The dawn of web shopping was characterized as an age of younger, male techno-geeks at home with the medium and captivated by bells and whistles on sites where they went to buy books, CDs and gadgets. “Two years ago, all of the marketing campaigns were about free shipping, discounts beyond belief, can’t get it elsewhere. They were very focused on price because that’s what the early Internet shopper expected,” says Elaine Rubin, president of Shop.org. “And while there’s no one kind of shopper or retailer online today, now it’s much more about convenience and value than lowest price, so marketing programs are reflecting that as well.”
Programs launching now are less inclined to promote price and free services. For example, supersite Buy.com-now playing No. 2 to Amazon in online retail-launched four years ago with ambitions to beat the competition by offering the lowest prices on the web. Analysts said it wasn’t a sustainable model-and they were right. After nearly discounting itself into oblivion with below-cost pricing, Buy.com has raised its prices on most items-it gets another revenue stream from advertising.
Today, surviving e-retailers are moving emphasis away from customer acquisition and toward customer retention. “Everyone has learned the lesson about spending so much on branding,” says Jupiter digital commerce analyst Heather Dougherty. “A lot of retailers are now looking to keep the customer base they have. With repeat purchasers, the value of the average order goes up.” That means greater use by e-retailers of tactics like email marketing programs, loyalty programs and personalization features-things they didn’t do two years ago because they didn’t yet have solid data on customers-and didn’t yet realize the importance of retention marketing.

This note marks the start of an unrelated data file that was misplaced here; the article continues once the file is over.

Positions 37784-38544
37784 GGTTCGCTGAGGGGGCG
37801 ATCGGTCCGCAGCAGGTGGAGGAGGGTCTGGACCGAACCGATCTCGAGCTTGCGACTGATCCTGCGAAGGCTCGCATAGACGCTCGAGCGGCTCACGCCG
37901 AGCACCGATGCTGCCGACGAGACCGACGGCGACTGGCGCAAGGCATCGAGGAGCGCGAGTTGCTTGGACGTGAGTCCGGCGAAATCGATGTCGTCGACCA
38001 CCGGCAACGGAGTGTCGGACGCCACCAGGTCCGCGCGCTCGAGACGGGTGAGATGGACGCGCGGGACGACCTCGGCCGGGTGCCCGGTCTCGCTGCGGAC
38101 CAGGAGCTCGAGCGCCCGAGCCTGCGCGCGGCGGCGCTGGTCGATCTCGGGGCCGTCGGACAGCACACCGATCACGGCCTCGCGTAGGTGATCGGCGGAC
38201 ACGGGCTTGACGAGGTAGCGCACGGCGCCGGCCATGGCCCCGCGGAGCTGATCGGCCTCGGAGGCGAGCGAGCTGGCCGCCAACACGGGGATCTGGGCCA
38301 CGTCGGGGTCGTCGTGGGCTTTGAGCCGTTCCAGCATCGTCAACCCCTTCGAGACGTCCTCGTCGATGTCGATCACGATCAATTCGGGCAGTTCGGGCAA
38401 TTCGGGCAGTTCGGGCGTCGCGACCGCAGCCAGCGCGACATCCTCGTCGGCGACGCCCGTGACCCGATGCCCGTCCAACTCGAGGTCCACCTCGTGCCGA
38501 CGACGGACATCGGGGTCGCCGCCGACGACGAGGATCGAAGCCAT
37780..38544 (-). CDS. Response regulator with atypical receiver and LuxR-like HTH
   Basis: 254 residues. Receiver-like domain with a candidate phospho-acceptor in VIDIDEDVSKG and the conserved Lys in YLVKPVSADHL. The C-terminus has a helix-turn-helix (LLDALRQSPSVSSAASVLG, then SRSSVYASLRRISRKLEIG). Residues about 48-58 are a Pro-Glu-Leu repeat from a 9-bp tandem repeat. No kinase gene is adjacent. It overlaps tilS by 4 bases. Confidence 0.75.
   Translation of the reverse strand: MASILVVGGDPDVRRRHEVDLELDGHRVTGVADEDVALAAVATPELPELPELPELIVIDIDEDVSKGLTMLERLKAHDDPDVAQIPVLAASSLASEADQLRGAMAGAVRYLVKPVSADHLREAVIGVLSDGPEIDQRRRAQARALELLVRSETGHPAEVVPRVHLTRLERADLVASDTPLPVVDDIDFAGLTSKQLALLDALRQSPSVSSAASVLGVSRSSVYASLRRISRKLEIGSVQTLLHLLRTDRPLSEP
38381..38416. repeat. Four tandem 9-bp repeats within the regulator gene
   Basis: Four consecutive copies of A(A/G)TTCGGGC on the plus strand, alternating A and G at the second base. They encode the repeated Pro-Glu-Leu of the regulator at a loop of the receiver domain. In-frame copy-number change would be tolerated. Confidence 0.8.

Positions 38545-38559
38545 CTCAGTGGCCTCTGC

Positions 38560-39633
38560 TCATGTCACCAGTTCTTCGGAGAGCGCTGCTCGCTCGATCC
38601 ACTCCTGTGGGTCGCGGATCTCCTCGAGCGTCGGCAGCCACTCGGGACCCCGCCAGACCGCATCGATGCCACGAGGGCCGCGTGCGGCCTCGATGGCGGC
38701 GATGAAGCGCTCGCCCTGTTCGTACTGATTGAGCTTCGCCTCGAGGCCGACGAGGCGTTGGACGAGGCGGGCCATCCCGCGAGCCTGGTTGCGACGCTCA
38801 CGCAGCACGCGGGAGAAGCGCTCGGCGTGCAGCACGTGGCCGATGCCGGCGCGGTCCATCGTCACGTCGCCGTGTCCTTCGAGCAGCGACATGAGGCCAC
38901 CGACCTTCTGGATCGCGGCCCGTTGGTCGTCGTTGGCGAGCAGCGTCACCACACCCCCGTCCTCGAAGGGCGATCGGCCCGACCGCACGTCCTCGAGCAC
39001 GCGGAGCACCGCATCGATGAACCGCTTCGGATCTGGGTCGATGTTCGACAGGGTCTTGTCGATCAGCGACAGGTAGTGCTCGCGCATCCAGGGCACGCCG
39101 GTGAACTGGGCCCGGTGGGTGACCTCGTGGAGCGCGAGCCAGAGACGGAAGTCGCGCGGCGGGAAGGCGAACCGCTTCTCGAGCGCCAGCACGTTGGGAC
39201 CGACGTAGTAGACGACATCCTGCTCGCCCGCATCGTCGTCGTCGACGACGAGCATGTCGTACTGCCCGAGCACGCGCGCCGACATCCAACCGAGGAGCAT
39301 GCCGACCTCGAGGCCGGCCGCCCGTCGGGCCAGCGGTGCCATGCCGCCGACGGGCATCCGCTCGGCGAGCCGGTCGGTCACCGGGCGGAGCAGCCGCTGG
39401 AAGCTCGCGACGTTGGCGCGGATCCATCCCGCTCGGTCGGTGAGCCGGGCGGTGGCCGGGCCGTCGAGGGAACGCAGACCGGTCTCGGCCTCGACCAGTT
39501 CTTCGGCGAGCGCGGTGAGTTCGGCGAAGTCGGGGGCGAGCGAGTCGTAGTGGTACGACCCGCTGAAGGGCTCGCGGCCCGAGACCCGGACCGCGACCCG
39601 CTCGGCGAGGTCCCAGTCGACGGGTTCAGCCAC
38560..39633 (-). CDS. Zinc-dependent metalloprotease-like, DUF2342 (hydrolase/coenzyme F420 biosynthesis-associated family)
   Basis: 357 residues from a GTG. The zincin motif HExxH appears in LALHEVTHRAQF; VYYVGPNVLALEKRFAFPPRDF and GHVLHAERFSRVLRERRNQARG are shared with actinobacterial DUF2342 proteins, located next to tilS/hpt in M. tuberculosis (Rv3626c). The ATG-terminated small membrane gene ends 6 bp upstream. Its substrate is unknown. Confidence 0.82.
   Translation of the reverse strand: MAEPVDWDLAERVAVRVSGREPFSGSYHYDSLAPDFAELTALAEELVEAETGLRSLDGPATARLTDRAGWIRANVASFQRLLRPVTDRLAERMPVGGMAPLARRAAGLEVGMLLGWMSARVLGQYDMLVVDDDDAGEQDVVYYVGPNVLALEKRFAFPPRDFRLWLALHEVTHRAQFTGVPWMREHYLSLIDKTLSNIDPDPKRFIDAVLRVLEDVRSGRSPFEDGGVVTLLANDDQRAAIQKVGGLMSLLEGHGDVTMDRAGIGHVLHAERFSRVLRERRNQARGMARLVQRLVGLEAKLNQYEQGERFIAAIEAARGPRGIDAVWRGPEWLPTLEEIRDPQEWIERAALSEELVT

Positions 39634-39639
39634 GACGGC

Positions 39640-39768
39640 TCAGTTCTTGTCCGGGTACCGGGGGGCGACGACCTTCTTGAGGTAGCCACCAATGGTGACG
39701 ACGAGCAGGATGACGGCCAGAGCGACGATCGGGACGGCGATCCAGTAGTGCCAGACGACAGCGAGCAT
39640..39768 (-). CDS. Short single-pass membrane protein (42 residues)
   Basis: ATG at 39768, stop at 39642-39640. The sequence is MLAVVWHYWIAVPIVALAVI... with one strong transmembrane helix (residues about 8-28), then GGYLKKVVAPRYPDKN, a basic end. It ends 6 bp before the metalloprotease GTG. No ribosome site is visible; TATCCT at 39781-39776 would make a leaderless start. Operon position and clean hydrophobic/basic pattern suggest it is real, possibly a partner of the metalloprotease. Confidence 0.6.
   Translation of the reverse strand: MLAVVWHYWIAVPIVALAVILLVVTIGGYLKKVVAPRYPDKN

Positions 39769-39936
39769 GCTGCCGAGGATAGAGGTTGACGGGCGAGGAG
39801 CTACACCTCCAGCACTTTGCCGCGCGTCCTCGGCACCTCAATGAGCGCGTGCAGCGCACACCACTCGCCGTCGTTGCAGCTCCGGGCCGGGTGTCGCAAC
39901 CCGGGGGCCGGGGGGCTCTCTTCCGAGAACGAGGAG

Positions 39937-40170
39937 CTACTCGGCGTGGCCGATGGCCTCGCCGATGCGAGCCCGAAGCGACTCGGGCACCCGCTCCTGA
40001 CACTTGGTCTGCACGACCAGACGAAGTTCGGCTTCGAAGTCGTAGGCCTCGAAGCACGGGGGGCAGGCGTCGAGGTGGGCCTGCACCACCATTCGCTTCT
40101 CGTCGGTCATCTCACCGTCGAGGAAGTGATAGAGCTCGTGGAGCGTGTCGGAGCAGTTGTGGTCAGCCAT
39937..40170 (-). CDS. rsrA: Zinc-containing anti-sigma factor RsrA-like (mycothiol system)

Recent moves by eToys provide an example. In September, eToys emailed favored customers from last year with the news that the holiday season’s hottest toys were already in stock and offered them the first opportunity to buy them. As every holiday-harassed parent knows, the holiday’s hottest toys get scarce as Christmas gets closer. That makes the first option to purchase a reward for loyal customers.
Web merchants also are tweaking programs to reflect a much broader audience that’s expanding in several different directions. Shoppers are both older and younger than in the past, and more likely to be women. More of them have less disposable income than did first-movers on the Internet. The changing demographics are more in line, in fact, with the U.S. population as a whole than was the early web audience.
According to Jupiter Media Metrix, New York, new online buyers comprise the bulk of the market; this year, about 45% of those shopping online have been online for two years or less. New users include adults 55 and older, the fastest-growing sub-group online. Their numbers are expected to more than triple from 11.1 million last year to 34.1 million in 2004, when they’ll account for 20% of all online shoppers, says IDC. Forrester Research projects that by next year, half of all new online users will come from households earning less than $35,000 annually.